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GM Williams wants to see 'step forward' in '18

MLB.com @m_sheldon

GLENDALE, Ariz. -- When Reds first baseman Joey Votto arrived to Spring Training on Sunday underscoring his desire for the team to get better and start winning again, general manager Dick Williams was both paying attention and agreeing.

"Joey came out and said, 'I'm going to do my part to improve.' We all have to look in the mirror," Williams said on Tuesday at the Cactus League media day session for managers and general managers. "If Joey is going to say that about himself, then I know there are a lot of guys in that clubhouse have to want to get better. If Joey feels he does, then the rest of us have to feel like that."

GLENDALE, Ariz. -- When Reds first baseman Joey Votto arrived to Spring Training on Sunday underscoring his desire for the team to get better and start winning again, general manager Dick Williams was both paying attention and agreeing.

"Joey came out and said, 'I'm going to do my part to improve.' We all have to look in the mirror," Williams said on Tuesday at the Cactus League media day session for managers and general managers. "If Joey is going to say that about himself, then I know there are a lot of guys in that clubhouse have to want to get better. If Joey feels he does, then the rest of us have to feel like that."

Cincinnati finished 68-94 in each of the past two seasons, lost 98 games in 2015 and hasn't reached the postseason since 2013.

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The rebuilding program began midway through the '14 season, but Williams and the club is ready to see it turn the corner and be able to chart real progress. How that is measured won't be in just wins and losses.

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"Tying it to the win total, there are too many variables involved there," Williams said. "But we want to see a significant step forward. I want to see individual performance and team performance get better."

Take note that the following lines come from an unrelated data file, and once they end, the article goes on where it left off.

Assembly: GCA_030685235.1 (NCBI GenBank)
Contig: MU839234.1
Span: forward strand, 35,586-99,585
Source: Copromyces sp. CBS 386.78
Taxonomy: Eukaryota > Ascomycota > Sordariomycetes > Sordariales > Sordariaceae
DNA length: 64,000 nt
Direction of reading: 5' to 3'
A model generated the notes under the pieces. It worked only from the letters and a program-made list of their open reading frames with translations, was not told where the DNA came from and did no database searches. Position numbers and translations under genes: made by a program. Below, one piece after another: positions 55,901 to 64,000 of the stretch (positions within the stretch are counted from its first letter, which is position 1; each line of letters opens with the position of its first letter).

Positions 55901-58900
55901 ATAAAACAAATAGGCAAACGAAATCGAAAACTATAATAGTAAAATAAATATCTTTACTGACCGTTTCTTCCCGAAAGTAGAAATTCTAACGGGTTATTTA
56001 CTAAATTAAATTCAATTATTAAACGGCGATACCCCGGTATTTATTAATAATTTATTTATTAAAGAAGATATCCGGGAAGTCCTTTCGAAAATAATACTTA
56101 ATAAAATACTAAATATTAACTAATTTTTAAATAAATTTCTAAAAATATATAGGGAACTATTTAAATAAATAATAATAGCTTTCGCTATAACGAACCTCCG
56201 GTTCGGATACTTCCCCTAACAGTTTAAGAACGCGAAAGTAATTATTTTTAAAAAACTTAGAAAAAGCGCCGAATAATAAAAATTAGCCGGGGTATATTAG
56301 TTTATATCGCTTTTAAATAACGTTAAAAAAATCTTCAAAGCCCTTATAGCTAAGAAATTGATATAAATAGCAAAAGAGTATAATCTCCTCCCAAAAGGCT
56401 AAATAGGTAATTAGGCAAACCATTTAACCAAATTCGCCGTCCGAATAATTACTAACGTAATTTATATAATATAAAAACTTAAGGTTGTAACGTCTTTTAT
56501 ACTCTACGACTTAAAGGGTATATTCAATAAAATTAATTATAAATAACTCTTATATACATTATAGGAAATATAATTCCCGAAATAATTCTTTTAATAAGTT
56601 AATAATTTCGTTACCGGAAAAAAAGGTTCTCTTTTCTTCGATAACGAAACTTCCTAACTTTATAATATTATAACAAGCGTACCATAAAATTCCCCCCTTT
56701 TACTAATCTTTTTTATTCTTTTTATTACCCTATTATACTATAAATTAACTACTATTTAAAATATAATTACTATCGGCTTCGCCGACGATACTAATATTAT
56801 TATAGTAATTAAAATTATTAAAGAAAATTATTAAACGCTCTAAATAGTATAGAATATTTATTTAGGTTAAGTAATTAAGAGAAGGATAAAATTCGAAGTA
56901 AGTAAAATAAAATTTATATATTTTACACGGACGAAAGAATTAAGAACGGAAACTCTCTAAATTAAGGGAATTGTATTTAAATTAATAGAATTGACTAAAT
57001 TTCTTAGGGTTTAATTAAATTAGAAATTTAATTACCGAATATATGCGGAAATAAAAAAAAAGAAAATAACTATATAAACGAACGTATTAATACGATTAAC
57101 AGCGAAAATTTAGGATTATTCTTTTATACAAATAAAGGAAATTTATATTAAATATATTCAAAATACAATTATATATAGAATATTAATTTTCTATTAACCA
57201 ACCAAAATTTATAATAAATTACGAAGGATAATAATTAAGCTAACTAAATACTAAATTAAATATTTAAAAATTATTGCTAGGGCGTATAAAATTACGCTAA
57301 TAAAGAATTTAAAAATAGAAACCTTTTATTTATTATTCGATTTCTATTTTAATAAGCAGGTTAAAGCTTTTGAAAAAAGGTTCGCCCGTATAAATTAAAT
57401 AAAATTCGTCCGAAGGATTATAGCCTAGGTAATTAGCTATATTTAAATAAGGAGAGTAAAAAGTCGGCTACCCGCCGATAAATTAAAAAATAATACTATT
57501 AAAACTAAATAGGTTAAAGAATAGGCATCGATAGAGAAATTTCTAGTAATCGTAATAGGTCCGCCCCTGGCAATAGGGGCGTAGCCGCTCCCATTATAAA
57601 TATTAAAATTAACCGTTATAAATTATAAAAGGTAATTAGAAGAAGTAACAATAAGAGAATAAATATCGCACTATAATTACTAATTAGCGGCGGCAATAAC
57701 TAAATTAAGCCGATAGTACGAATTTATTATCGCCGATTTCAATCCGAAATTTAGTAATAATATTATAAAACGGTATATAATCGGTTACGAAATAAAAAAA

Despite the last-place finish in the National League Central, the Reds made smaller moves in the offseason. Relievers Jared Hughes and David Hernandez were the only two players they signed to big league contracts. Williams chose to stay the course with the rotation and is counting on healthy years from veterans like Homer Bailey and Anthony DeSclafani while expecting maturation and improvement from several of the younger pitchers.

In contrast, the division-rival Brewers accelerated their rebuild after a surprise 86-win 2017 season. After it finished one game out of a NL Wild Card spot, Milwaukee went all-in this offseason and upgraded its lineup and outfield with the signing of free agent Lorenzo Cain and trading four prospects to the Marlins for Christian Yelich.

"I absolutely think we will expand our payroll and investment in the team in the coming years," Williams said. "That may be to keep the current team together or maybe to bring people in from outside.

"I do think we are getting close to that point where we'll make more significant additions from the outside."

Video: Reds open camp with staff improvements on deck

Besides adding Hughes and Hernandez, the other offseason need for a backup shortstop was filled when free-agent infielder Cliff Pennington was signed Thursday to a Minor League deal.

Although the Reds looked at Tim Lincecum's pitching showcase last week and will touch base with his people, it seemed unlikely more acquisitions would be made during camp.

"We'll keep our eyes open. We're always opportunistic," Williams said. "I do feel like we've got a team we can break camp with."

Mark Sheldon has covered the Reds for MLB.com since 2006, and previously covered the Twins from 2001-05. Follow him on Twitter @m_sheldon and Facebook and listen to his podcast.

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